5. The real estate market drives up the cost of living

It’s almost expected that the cost of living would be high in a city in California. Santa Rosa’s cost of living is now 42% higher than the national average. Housing in Santa Rosa is also far more expensive than the rest of the country, at a median home price of $683,938.

Several factors have contributed to Santa Rosa’s rise in cost of living to the point where it is now the seventh most expensive city in California. This problem is exacerbated by the real estate market and the fact that the city is so close to San Francisco, which drives up prices. Rapid expansion and population increase are still occurring, but construction has not yet kept up with the need.

6. There’s a high risk of wildfires

The wildfires in Northern California are becoming an increasing concern for the residents of Santa Rosa. August and September are often the worst months for wildfires, which occur between June and November. California is in perpetual danger of catching fire because of the state’s severe drought, a lack of rainfall, and the state’s naturally dry, windy, and hot climate. 

Santa Rosa hasn’t had a big wildfire since the Tubbs Fire in 2017, which also impacted neighboring Napa and Sonoma Counties. Very deadly wildfires can spread at fast rates. You should prepare for an evacuation scenario if you are relocating to the area. People are urged to take preventative measures, such as purchasing high-quality home air filters and face masks, as well as obtaining appropriate home insurance.

7. Get fresh produce at the farmer’s markets

The abundance of farms along the Farm Trails in Sonoma County is a dream come true for anyone who enjoys shopping at farmers’ markets. Markets like the West End Farmer’s Market and the Wednesday Night Market in the heart of the city make it possible for residents to shop local and eat as fresh and healthy as they choose, selling everything from fresh produce and meats to natural, artisanal concoctions like sheep milk yogurt.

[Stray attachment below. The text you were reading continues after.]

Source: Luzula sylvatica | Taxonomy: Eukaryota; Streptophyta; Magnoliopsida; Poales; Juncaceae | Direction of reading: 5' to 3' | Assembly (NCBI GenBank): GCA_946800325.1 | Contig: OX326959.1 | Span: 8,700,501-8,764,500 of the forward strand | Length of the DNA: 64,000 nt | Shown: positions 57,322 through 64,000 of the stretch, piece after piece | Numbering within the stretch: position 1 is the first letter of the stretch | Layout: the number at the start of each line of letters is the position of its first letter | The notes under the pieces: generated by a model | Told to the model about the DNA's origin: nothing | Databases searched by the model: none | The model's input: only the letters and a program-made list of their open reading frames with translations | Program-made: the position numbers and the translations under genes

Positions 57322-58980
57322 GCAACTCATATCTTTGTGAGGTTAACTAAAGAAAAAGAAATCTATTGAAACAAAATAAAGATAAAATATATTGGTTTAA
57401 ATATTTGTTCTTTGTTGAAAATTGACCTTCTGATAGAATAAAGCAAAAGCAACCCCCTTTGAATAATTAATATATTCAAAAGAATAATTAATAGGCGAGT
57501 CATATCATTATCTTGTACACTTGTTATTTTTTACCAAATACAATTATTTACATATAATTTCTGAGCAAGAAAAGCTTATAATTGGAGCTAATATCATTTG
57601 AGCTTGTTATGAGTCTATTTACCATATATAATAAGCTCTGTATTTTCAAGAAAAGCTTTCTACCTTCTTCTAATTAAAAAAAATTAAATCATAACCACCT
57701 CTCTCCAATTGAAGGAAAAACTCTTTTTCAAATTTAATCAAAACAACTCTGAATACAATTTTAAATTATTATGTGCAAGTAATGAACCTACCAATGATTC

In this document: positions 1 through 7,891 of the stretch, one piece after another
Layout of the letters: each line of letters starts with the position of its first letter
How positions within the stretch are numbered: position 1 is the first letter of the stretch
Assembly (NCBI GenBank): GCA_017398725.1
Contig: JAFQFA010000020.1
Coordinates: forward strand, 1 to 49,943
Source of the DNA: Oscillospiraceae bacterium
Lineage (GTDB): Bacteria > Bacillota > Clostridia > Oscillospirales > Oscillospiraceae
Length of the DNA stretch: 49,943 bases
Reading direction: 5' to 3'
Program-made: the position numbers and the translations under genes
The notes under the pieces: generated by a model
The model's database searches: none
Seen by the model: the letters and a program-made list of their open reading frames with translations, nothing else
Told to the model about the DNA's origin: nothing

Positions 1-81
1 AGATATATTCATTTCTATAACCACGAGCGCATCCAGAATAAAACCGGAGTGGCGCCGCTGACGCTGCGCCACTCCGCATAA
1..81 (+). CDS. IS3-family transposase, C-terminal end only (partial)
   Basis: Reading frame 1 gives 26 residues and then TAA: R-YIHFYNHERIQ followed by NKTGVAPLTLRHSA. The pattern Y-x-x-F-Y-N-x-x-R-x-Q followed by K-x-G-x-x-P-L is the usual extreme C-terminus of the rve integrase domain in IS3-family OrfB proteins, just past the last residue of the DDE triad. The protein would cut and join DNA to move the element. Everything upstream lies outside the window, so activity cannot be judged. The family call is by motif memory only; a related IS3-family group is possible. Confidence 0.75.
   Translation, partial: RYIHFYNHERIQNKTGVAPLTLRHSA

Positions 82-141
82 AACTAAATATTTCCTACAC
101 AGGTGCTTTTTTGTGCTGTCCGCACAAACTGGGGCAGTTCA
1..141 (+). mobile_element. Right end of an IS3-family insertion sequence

8. The city is filled with art in various forms

While in Santa Rosa, you can find excellent artwork all across the city without visiting a museum. 

Public art can be found all across the city, from the sculptures in Olive Park and Downtown Plaza to the murals on the sides of buildings and on the ArtStart seats lining Courtyard Square, painted by local artists in the city across various themes.

9. Visit the Charles M. Schulz Museum or the Ripley Museum Church of One Tree 

Charles M. Schulz, the creator of the iconic Peanuts comic strip, spent the last part of his life in Santa Rosa. The Charles M. Schulz Museum is a symbol of the city’s deep appreciation for his work.

In addition to Charles M. Schulz Museum, Santa Rosa is home to numerous additional attractions worth seeing. There’s the Sonoma County Museum for art and history buffs, the Children’s Museum of Sonoma County for families, the Pacific Coast Aviation Museum for pilots and aviation lovers, and the Ripley Museum Church of One Tree for the eccentrics.

10. The smoke leads to poor air quality in the city

Santa Rosa locals have to deal with smoky conditions for up to a month once wildfire season begins. The city has poor air quality and high levels of air pollution due to the high risk of wildfires in Sonoma County and the surrounding area.

There’s no way to escape the smoke, even if you’re fortunate enough to live somewhere where evacuations aren’t necessary. These kinds of environments might not be best for parents who are concerned about their children’s safety.

To Sum it All Up

Santa Rosa is a great city to live in. It has a beautiful climate, great schools, and a robust economy, among other things. However, it also has a high cost of living, and there’s the risk of wildfires, as well as the poor air quality caused by smoke.